Tuesday, January 25, 2022

Treasures! The Adolph Rose Antiques, Vicksburg, Mississippi (Abandoned Films 05c)

Adolph Rose Building in the center the block (Cooper Post Card Collection, from the Mississippi Department of Archives and History) 
Clay Street view east with Adolph Rose Building to the left (Fuji X-E1 digital file)

Adolph Rose Antiques occupied the first two floors of the historic Adolph Rose Building at 717 Clay Street in Vicksburg. This handsome brick structure is one of the finest remaining examples of a multi-floor commercial building of the type that demonstrated Vicksburg's commercial ascendancy and prosperity in the late-1800s. 

In 2006, the adjoining building at 515 partly collapsed when some workmen were starting some form of renovation. I wrote about the mess in 2011. No one was hurt, and the damage to the Adolph Rose building was repaired. Now the lot is empty (see the photograph above).

Sadly, Malcolm and Karen sold the Adolph Rose in 2021 and closed their long-running antique store. Before their going-out-of-business sale, they generously let me explore inside with my camera. (Click any picture to expand it and see details.)

Ground floor of Adolph Rose Antiques (Fuji X-E1 digital file)
Rear (north side) of ground floor (Panatomic-X film, Leica M2 camera)

The street-level (ground) floor occupied half of the structure. On the other side of the long wall is the Strand Theatre. The Strand is active and is a venue for independent films and live productions from the Westside Theatre Foundation. The building was remodeled to include the Strand in 1934, and the cinema was active for decades.

Scales, cookware, a wringer-clothes washer, James Dean's toilet - it was all available here. I did not check if the old tube radios worked. 

Old-fashioned shoe lasts to prevent leather shoes from curling when stored in the closet. How many of you readers have used shoe lasts? They really do prolong the life of shoes, cowboy boots, and hiking boots.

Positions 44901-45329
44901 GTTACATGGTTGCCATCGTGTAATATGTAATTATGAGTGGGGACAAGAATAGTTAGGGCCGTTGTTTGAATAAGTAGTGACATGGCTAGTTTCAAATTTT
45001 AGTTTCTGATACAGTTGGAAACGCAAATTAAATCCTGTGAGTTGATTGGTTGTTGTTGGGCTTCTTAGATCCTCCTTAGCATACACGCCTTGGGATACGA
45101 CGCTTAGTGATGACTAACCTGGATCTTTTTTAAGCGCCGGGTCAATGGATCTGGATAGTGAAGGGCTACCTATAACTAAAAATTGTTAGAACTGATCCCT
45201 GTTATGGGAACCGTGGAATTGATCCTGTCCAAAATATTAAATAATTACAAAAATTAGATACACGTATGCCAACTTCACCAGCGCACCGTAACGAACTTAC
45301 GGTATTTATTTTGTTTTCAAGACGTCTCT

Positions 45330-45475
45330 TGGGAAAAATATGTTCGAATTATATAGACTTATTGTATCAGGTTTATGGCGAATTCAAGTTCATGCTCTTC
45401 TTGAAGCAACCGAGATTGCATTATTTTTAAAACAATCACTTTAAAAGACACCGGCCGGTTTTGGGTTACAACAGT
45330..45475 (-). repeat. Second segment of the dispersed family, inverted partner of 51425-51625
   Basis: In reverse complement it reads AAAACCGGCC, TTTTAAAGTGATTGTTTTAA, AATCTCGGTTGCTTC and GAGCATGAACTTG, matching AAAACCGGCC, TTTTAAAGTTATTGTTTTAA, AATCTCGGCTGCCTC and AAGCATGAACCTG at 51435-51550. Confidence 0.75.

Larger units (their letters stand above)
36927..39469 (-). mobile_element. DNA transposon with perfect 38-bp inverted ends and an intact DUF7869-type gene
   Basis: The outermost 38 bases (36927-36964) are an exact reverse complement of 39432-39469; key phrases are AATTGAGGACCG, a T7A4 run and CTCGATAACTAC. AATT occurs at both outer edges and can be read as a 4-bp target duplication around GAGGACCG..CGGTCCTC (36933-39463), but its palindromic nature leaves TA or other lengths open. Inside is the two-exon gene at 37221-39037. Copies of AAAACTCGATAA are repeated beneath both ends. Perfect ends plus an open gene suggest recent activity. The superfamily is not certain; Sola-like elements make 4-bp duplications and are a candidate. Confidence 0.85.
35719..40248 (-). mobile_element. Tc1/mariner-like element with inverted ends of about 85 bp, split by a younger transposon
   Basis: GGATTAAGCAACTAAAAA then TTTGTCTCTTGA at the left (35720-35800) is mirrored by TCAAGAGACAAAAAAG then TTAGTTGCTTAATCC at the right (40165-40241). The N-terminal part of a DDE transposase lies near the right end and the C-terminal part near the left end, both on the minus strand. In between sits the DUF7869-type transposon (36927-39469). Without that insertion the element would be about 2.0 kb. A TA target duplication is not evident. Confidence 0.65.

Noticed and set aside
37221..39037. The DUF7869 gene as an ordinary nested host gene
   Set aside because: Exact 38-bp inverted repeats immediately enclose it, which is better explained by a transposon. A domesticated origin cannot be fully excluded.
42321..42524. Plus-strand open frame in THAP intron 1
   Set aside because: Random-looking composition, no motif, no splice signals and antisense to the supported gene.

The glassware was backlit near the back wall. Nice display.

Sturdy stairs lead up to the second floor. Up here, the antiques occupy the entire width of the building. This was a nice, airy space.

Books and LP records were on the second floor. None of the LPs interested me as they were rather romantic or schmaltzy 1960s offerings, but there likely is a market.

This ends our brief exploration of the Adolph Rose Antiques.

Several apartments are on the floors above, but they had tenants and were off limits. I do not know if the new owners of the Adolph Rose will continue to rent the apartments.

I wrote about a similar treasure/antique store on Halls Ferry Road in 2013. Sadly, that store closed in 2014 and all the neat items disappeared somewhere.

I took most of these 2020 photographs on 35mm size Kodak Panatomic-X film using my Leica M2 camera with 35mm or 50mm ƒ/2 Summicron lenses. Panatomic-X is a slow film, but that is what was loaded in my camera. This was one of my three last rolls and was in perfect condition. The light was a mixture of side-lighting from the tall windows along with tungsten and halogen bulbs overhead. I bounced flash off the ceiling, but it was so far above the furniture, I suspect there was minimal extra fill. Most were 1 sec. exposures, tripod-mounted. The traditional Panatomic worked well for this type of subject matter with just the right graininess (please click any frame to see more details). All comments welcome. Please see earlier articles dealing with other abandoned (discontinued) films.